The road to the Flinders Ranges took us through Port Augusta, Hawker and Copley. In Port Augusta we finally found the elusive Santa we had been chasing since leaving Perth. We had promised the kids we would see Santa to deliver their Christmas wish lists (a bit of a ritual in our family) but thought it was too early in Perth. It had become a running joke as each town we visited since then we were either one day early or one day late for Santa’s annual visit. But in Port Augusta the stars aligned and we found him tucked away in a building resembling an old town hall with a delightful helper who took photos for us. It was such a lovely experience and this, combined with a mega shop for supplies for the next week or so, left us feeling quite festive.
Christmas is quite a festive occasion in our house and there are a few traditions we like to keep. These had to take a new twist on the road. Izzy and I made an advent calendar for the car and we found a cute little cardboard tree in Perth for the car, as well as a Rudolph collected in Augusta to raise money for Alzheimer’s Australia. These got a bit cluttered thanks to Woolworths Pop Outs that the kids got obsessed with and our dash was soon overwhelmed.
In Hawker we met my parents who we are very grateful to for deciding to join us for this rather hot part of Australia for Christmas. We were a day late for Dad’s Birthday but managed a meal at the pub to honour it all the same and the kids had painted some special cards during our time at the Gawler Ranges.
We then took the road up to Copley which took us past the famous Parachilna Hotel, which was closed for summer. We enjoyed the great metal sculptures there though, especially the one of the Gahn which was installed as a perspective piece to be viewed from the camera.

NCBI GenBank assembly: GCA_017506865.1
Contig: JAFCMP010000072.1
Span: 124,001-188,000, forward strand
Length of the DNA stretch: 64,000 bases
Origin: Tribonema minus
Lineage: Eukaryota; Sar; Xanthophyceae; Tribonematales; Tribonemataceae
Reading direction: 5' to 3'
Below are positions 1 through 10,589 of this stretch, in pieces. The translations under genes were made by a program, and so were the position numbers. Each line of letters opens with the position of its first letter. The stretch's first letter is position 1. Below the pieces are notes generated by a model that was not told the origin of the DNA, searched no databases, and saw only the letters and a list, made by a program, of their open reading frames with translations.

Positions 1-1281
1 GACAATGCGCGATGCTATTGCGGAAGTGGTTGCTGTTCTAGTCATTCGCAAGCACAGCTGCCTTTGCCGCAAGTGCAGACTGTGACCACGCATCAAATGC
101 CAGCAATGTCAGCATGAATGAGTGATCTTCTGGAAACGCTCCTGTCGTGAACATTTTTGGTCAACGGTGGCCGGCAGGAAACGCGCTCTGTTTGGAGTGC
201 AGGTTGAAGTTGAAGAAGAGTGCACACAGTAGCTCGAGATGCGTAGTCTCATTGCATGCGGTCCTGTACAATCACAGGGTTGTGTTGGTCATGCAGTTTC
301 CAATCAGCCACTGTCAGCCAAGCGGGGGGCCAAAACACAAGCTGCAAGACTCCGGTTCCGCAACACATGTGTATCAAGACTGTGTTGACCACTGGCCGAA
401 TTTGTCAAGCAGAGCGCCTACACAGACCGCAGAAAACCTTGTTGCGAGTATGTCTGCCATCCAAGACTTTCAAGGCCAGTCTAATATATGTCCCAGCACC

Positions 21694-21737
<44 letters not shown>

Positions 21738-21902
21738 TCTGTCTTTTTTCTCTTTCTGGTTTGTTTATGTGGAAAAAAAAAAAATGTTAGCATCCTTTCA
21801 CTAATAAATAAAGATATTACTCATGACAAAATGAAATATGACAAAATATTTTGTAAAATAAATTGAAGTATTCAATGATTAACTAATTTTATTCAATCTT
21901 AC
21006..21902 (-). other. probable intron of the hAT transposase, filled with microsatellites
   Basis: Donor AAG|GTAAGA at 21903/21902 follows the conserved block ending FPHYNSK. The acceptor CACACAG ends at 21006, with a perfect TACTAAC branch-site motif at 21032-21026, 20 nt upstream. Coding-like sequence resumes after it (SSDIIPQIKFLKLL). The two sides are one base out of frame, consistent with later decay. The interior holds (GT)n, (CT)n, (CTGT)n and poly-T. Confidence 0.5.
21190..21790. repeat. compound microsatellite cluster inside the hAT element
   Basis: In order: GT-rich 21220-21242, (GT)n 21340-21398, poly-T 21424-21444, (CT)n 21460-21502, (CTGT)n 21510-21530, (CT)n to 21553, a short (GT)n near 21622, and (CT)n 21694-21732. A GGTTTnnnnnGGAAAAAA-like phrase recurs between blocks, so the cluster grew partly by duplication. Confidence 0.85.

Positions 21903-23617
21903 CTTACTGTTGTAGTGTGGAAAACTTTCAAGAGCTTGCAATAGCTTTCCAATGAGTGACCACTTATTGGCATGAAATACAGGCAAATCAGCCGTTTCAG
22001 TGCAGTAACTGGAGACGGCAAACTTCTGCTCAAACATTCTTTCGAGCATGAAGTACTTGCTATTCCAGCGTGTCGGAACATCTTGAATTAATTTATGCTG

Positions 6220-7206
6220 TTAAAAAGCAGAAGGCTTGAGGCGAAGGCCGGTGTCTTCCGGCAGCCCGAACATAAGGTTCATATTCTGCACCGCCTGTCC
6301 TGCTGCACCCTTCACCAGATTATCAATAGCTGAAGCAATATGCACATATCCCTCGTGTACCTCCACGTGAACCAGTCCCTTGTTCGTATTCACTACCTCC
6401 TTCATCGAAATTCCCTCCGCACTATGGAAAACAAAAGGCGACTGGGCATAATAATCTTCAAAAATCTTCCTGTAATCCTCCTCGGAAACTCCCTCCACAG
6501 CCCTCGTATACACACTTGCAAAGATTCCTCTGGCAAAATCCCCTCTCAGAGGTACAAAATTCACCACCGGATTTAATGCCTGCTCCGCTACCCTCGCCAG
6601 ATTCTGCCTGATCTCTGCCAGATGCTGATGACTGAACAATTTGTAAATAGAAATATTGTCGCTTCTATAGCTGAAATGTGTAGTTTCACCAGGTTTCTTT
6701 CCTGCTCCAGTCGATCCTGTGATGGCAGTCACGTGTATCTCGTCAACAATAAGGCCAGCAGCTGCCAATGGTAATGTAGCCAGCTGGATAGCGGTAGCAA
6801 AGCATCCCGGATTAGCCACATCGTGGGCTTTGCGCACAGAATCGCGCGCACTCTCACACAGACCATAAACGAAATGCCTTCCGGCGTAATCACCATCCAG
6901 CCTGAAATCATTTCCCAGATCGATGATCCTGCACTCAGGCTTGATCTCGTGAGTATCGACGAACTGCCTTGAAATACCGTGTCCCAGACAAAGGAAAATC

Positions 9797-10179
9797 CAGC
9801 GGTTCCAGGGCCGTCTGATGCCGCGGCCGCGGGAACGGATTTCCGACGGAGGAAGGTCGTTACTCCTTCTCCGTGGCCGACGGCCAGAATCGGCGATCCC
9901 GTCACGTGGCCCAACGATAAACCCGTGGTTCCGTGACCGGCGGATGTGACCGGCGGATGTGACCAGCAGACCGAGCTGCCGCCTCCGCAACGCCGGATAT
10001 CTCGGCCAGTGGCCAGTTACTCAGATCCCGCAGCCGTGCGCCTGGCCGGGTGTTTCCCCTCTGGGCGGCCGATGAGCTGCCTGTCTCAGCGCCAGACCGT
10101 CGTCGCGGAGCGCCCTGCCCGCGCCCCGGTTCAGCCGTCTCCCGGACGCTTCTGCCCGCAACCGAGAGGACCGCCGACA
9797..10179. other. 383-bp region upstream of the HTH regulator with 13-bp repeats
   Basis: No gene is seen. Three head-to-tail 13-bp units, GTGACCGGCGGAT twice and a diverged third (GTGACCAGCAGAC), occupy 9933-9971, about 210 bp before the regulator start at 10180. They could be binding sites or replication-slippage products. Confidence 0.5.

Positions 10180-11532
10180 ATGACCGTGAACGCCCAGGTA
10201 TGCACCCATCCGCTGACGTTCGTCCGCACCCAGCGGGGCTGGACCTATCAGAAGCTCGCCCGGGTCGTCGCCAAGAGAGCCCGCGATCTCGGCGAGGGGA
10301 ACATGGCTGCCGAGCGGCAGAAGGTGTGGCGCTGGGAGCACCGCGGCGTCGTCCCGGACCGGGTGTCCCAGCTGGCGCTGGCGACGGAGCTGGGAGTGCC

This stretch of road is famous for lots of road kill. We were constantly slowing to dodge roos and tooting the wedge tails and crows. Coming over one crest we saw a dead emu on the other side of the road and slowed to allow the birds to fly off. A huge wedge tail eagle flew off but then changed course and veered straight towards us landing smack into the windscreen perfectly in line with Andrew’s head. Kudos to Andrew for keeping the car steady. Andrew is still wondering how it did not end up on his lap. When we drove back it was sitting still on the side of the road and would have come up to my thigh. The bird was huge.
In Copley, Dad got a new tyre and we were on our way to Grindell’s Hut for Christmas. We stopped in Balcanoona to pick up the key and have a quick look at the old shearing quarters and facilities.
Originally we had planned to meet Andrew’s side of the family for Christmas but as the time got closer it got harder to try and get people from three locations around the world to get to a remote location and the stress of it began to outweigh the benefits so plans changed. So that left us open to choosing a new location to spend Christmas. We had imagined a bush camp and cooking a roast in the camp oven but a bit of research soon revealed that this would not be possible in WA or SA due to blanket fire bans over summer. So the next place that sprung to mind was Grindell’s Hut in the Gammon Ranges, the northern section of the Flinders Rangers. We had camped here in September 2016 and were amazed by the striking ranges, wildlife and rugged beauty. We remembered the hut on the hill with its stunning views and imagined coming back one day and staying in it. Having seen how booked out many sites in WA were and that Grindell’s was available we decided to commit to covering some ground to make it there for Christmas, and braced ourselves for a hot one.
Since that time Andrew and I had both wondered if our memories were accurate or had morphed into a romantic version. There was no need to worry. As we drove in and the ranges opened up around us and we ascended the hill to Grindell’s Hut we all went WOW!
We opened the door to reveal a really comfortable hut, more like a house with couches, a kitchen and to Izzy’s delight a bathroom with a flushing toilet! Her Christmas wish had come true!
That night as the kids slept the adults were in awe of the moon rising over the ranges.